Emma has set me the task of blogging about “what real-world research does”, and crucially how patients can benefit from the pharma industry using real-world research.
So here goes...
Real-world studies are observational; they look at what actually happens to patients in real clinical practice, rather than in a controlled clinical trial. Patients’ lives are complex and varied and real-world studies accommodate these variations, rather than selecting patients based on strict recruitment criteria. Clinical trials are still vital for proving whether a drug is efficacious and safe, however real-world studies provide us with an understanding of how drugs are actually used in routine clinical practice and give a strong picture of drug effectiveness, particularly with regards to economic burden and the impact on patients’ quality of life.
What excites me about real-world research is the potential for generating insights and evidence that gets to the heart of the everyday lived experience of patients. What actually happens from first feeling that something is “not quite right”? Who did they first go and visit to talk about their concerns? Who first diagnosed the condition? What tests were done? What medication were they first prescribed, and how has this changed over time? We can also use patient reported outcomes measures to really understand the impact the condition has had on the patient’s quality of life. Using real-world research we can map out the patient journey from the first symptoms right through to the present day. Not only that, but we can quantify it at every stage, ensuring the insights and evidence generated are valid and reliable.
Making sure the patient has a voice in real-world research is, to me, vital. Doctors can take a view on the patient experience and, while this is valuable, asking the patient directly about their quality of life and the impact the condition has had on their daily activities provides researchers and decision makers with a more accurate story. While statistics and data from hospital records are valuable sources of data, only the patient really knows how well they are coping on a day to day level. Only the patients can assess fully whether they struggled to get dressed this morning. Only they can put a figure on how much time friends and relatives spent providing care and support for them over the last week. Again, real-world research can shine a light on the experiences of the patient, and as a result place them at the centre of decision making. Understanding the value of a drug from a patient perspective is a really important component of real-world research studies.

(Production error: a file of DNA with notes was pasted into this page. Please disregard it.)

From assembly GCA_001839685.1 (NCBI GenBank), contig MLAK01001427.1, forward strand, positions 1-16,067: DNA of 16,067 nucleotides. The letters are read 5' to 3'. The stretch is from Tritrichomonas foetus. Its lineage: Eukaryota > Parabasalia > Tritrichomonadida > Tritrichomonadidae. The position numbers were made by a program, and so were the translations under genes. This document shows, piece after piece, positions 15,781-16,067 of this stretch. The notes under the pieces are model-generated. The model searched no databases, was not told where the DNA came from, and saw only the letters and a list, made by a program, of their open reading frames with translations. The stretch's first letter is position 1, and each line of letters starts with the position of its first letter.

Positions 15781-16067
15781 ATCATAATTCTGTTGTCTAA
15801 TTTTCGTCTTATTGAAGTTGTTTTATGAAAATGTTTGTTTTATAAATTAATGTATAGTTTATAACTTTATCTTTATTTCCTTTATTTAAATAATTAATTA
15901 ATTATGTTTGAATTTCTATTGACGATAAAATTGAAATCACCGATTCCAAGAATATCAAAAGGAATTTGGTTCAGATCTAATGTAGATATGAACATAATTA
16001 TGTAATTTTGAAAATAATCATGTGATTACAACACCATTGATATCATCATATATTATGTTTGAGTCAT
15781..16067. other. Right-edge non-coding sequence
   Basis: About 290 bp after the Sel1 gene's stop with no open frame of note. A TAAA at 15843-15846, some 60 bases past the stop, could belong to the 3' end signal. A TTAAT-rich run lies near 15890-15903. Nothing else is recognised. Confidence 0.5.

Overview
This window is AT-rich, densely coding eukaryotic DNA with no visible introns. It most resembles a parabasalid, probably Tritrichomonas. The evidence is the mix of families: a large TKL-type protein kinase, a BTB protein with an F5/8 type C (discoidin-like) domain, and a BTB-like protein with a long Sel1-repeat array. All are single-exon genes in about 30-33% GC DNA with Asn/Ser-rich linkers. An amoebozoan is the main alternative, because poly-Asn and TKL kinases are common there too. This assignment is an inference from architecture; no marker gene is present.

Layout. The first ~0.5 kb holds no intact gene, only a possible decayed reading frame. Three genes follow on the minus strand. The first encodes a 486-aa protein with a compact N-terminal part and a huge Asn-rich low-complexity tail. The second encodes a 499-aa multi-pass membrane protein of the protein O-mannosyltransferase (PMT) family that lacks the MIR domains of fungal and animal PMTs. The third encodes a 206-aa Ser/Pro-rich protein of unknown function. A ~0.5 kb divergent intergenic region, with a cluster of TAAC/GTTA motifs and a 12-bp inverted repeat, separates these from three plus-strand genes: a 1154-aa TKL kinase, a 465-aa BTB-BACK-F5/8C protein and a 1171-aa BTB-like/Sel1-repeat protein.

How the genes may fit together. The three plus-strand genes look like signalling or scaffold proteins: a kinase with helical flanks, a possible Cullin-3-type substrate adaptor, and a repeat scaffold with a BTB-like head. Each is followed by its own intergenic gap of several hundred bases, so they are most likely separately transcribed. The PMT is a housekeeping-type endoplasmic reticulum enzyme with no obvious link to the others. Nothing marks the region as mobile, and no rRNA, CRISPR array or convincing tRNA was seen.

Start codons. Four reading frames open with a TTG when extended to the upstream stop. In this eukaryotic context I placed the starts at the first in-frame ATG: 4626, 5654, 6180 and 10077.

Looking to the future, for me there are three key areas that relate directly to the patient that are going to be potential game-changers:
1. Opening up electronic patient records from health-care providers
This is an area fraught with controversy - allowing academics and the life-sciences industry access to the medical records of all patients across the NHS in the UK is not without its critics, not least from an ethics perspective. However, there has been a shift in thinking about how to use the data that is collected in routine clinical practice, and the reaction to this development will be pivotal.
2. Patients gaining access to their own health records and sharing the data online
The development of online open access portals will allow patients to post their own medical records and genome data for research purposes. This really would put patients at the heart of the research, but again ethical concerns will be at the fore in how this develops over time. Also, what types of patients will share this information openly?
3. The rise and development of everyday technology
The growth in the smartphone and tablet markets in the last 2-3 years opens up many opportunities for real-world research with the scope for the development of a whole swathe of new and innovative methodologies to engage patients and doctors in studies.
We are witnessing the development of real-world studies that bring the patient’s voice to the decision making table with force and clarity. How patients respond and react to the development of social networking, information sharing and advances in technology over the next 5-10 years remains to be seen but there is no doubt that it will force a significant step change in how research is leveraged by those looking for true patient insight.
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